Pilots Seek to Address Barriers to Diversity in Clinical Trials


The Pharmaceutical Research and Manufacturers of America (PhRMA) is partnering with three leading medical schools on an initiative to enhance diversity in clinical trials.

PhRMA said it is joining with Yale School of Medicine, Morehouse School of Medicine, the Research Centers in Minority Institutions Coordinating Center at Morehouse School of Medicine, and Vanderbilt University Medical Center on an initiative called Equitable Breakthroughs in Medicine Development.

Funded by a grant from PhRMA, the initiative will pilot a network of connected, community-based trial sites that brings together diverse communities, clinical trial sponsors, patients, providers, health partners, community organizations and academic institutions. This follows more than two years of PhRMA-led stakeholder engagement to assess barriers to clinical trial participation and identify tangible actions and goals that can make a difference.

“This new initiative builds on the industry’s continued effort and commitment to working toward more equitable access to clinical trials, so they better reflect the patients intended to be served,” said Stephen J. Ubl, president and chief executive officer of PhRMA, in a statement. “Supported by a grant from PhRMA, the initiative will be a sustained effort in partnership with community leaders to provide pilot sites with the resources they need to break down barriers and build successful, trusted clinical trial sites.”

This pilots will seek to address systemic barriers underserved patients often face when it comes to clinical trials, including a lack of outreach, patient mistrust and a lack of available sites in historically underserved communities. The community-based trial sites will:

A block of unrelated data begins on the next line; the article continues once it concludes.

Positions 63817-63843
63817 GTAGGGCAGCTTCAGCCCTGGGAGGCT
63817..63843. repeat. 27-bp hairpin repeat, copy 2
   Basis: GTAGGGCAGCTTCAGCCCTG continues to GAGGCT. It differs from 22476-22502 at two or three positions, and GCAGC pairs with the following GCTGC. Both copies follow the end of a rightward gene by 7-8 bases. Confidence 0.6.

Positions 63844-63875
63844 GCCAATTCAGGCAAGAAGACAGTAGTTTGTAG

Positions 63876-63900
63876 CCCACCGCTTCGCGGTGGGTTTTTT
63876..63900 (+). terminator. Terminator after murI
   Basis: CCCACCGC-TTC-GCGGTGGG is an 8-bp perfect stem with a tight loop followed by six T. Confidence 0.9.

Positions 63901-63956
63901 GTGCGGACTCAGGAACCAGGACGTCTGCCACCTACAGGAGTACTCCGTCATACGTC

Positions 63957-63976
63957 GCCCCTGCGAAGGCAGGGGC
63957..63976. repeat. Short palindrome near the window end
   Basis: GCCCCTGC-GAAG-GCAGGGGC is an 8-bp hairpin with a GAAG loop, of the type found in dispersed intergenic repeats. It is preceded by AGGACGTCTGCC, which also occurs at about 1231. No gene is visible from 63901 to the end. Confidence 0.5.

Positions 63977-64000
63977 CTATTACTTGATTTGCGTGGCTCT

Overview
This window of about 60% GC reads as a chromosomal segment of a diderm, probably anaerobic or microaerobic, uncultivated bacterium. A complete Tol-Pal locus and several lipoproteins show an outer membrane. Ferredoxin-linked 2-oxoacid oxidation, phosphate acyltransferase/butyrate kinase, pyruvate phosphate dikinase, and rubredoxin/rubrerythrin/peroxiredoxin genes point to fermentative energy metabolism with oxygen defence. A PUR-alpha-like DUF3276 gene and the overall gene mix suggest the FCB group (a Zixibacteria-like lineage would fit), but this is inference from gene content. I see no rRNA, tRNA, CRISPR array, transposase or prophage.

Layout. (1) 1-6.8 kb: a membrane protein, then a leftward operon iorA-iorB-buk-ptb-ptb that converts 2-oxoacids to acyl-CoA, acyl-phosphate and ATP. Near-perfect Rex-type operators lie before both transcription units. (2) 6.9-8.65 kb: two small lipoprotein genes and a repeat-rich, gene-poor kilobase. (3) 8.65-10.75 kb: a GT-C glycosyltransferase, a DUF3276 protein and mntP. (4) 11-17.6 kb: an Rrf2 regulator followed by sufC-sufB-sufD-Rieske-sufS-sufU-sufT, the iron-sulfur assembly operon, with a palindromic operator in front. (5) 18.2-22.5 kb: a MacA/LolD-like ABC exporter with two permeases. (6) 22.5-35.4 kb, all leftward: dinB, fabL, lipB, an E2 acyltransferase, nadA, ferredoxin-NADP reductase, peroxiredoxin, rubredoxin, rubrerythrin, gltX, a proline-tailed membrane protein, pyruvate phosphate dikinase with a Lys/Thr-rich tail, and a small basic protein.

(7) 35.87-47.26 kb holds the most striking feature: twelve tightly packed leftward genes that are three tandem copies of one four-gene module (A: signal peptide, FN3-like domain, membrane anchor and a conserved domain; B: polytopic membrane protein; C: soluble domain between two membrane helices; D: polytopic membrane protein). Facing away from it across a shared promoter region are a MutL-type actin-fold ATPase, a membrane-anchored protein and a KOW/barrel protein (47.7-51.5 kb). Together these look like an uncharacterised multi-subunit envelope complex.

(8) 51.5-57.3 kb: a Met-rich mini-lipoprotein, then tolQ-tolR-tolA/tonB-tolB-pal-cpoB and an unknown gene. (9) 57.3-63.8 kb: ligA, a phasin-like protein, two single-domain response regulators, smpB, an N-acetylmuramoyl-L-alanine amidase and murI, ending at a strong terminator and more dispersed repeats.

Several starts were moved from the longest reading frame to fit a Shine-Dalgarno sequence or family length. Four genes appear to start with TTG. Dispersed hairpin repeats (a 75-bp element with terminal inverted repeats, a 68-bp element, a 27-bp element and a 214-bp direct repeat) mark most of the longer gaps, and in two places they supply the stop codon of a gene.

• Partner with trusted messengers and community leaders to raise education, awareness, and support for clinical trial participation.
  • Provide the resources and technical support for local sites to be successful and sustainable long term.
  • Build training opportunities and mentorship for investigators and staff.
  • Create a comprehensive, collaborative network of sustainable, connected, community-based sites supporting clinical trial diversity in underserved communities.

“Morehouse School of Medicine [MSM] and the RCMI Consortium are committed to increasing diversity and inclusion in clinical trials as we lead the creation and advancement of global health equity,” said Elizabeth Ofili, M.D., M.P.H., professor of medicine and principal investigator of the RCMI Coordinating Center at Morehouse School of Medicine, in a statement. “While this level of comprehensive collaboration is a first-of-its-kind initiative, it’s important to recognize that MSM and others have been working tirelessly on this issue for decades. We are honored and excited to be partnering with the community systems, providers, and the patients they serve, who are and always have been committed to inclusive clinical trials and medicine development. Their questions, feedback, insight, participation, and leadership will be crucial to creating and maintaining a sustainable proof of concept.”

“To ensure that clinical trial results are relevant and applicable across diverse populations, we must find new ways to ethically and effectively improve participation by people from diverse backgrounds,” said

In a statement, Peter Embí, M.D., M.S., chair of biomedical Informatics, and senior vice-president for research and innovation at Vanderbilt University Medical Center, said: “At VUMC, we are focused on advancing personalized health care for everyone and enabling equitable participation in clinical trials is essential to that mission. As a physician, researcher, and proud member of the Hispanic-American community, I recognize that we face many challenges in overcoming disparities in clinical trials and health care, and I am excited to partner with my colleagues on this critically important initiative. Through our collaboration, I’m confident that we will learn and implement new ways to overcome systemic barriers and improve the pace of ethical research for those who have been historically under-represented.”


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